Defence Minister Sergei Ivanov: Last week saw two meetings of defence ministers in Moscow – a meeting of CIS defence ministers and a meeting of Collective Security Treaty Organisation [CSTO] defence ministers. I would just like to bring the following to your attention.
The CIS defence ministers have adopted a programme and plan for developing cooperation between the CIS countries’ defence ministries through to 2010. One of the most effective forms of cooperation we have is the joint CIS air-defence system. In this respect, the ministers voted unanimously to hold training exercises in 2005 that would involve the CIS countries’ air defence systems and fighter aircraft. We will test in practice how the system’s different components work together.
Also, the CSTO and the CIS ministers have agreed on cooperation in assessing radiation, chemical and bacteriological threats. This is partly connected to the fact that practically all the CIS states have dangerous chemical production sites. From a civil defence point of view this is an important measure and we will see it through.
At the CSTO meeting we went over the training exercises that took place in August in Kyrgyzstan, during which we built up our rapid-reaction coalition forces. These exercises were given a positive assessment and were recognised as being maximally close to practical action and situations. On the initiative of our Central Asian partners and CSTO allies, we will hold similar exercises in Tajikistan in April 2005, using our aviation group in Kant and our base in Tajikistan itself.
Everyone noted their satisfaction that the agreement on supplying military equipment to the CSTO countries at domestic Russian prices has finally gone into effect, and from 2005, we shall begin training servicemen from CSTO countries not simply through preferential programmes as earlier, when Russia paid for their training but the servicemen’s home countries still paid for their upkeep, but under a new programme in which Russia will pay entirely for their training and their upkeep. Budget funds have been allocated for this programme. Everyone was pleased with this news and expressed their thanks.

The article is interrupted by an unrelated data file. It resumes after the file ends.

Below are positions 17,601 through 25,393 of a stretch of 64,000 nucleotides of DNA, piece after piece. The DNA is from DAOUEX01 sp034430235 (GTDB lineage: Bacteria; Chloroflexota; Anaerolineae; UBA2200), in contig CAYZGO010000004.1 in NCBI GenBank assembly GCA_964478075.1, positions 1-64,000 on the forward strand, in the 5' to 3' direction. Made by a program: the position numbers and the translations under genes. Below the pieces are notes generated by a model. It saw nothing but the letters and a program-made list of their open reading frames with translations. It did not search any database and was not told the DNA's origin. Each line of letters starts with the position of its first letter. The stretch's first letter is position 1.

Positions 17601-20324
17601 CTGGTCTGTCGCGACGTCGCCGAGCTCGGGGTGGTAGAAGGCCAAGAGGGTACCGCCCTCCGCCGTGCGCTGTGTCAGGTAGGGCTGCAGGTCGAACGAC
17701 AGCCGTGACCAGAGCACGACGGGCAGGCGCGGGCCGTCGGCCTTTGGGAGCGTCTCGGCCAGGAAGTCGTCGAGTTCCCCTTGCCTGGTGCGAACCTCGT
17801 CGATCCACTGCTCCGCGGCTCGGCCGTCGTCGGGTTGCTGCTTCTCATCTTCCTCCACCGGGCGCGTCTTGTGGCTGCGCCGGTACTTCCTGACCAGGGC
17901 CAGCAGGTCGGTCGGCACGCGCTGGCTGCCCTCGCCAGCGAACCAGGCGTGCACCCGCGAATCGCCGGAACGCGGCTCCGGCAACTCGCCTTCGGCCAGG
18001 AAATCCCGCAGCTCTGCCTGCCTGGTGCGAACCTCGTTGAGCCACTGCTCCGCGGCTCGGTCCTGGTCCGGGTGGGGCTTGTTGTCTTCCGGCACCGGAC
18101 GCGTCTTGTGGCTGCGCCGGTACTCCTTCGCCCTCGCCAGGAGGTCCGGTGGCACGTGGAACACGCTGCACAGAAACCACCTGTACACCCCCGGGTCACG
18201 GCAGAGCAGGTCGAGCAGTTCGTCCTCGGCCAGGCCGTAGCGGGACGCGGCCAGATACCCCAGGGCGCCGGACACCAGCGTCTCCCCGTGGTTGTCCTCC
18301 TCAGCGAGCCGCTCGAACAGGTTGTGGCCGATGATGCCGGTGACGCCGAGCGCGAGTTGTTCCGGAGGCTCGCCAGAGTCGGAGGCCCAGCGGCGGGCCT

I also have the following to report. Earlier, I informed you on the development and modernisation of Russia’s missile defences in my personal reports. In this connection I want to report that today, at 11 a.m. at the testing ground of Sary-Shagan in Kazakhstan, we successfully tested our modernised missile. Everything went well and the target was destroyed. We will continue to modernise our missile defence system in accordance with our plans and timetable, and will take it to the most advanced level.
President Vladimir Putin: Good, my congratulations to you.
German Oskarovich [Gref], what is happening with the tendencies that we discussed and that were causing a certain amount of concern? What is happening now in the economy?
Economic Development and Trade Minister German Gref: We have industrial output growth of 0.7 percent. According to our preliminary estimates, GDP has risen by 0.6 percent.
Looking at results by sector, all the main sectors showed an increase except for primary oil refining, which fell by half a percent because of the high cost of crude oil. Domestic consumption has also fallen in connection with the prices. This is an explainable situation. Agricultural work is also over now. There was a drop of seven percent in pipe production. This is quite a sizeable decrease but it is also an explainable situation as it is the end of the year and demand has fallen.
Vladimir Putin: So I understand that the negative tendency we spoke about has generally been overcome, but we still have to work out exactly why it arose, and under no circumstances can we let what is happening now lose its momentum. Thank you everybody.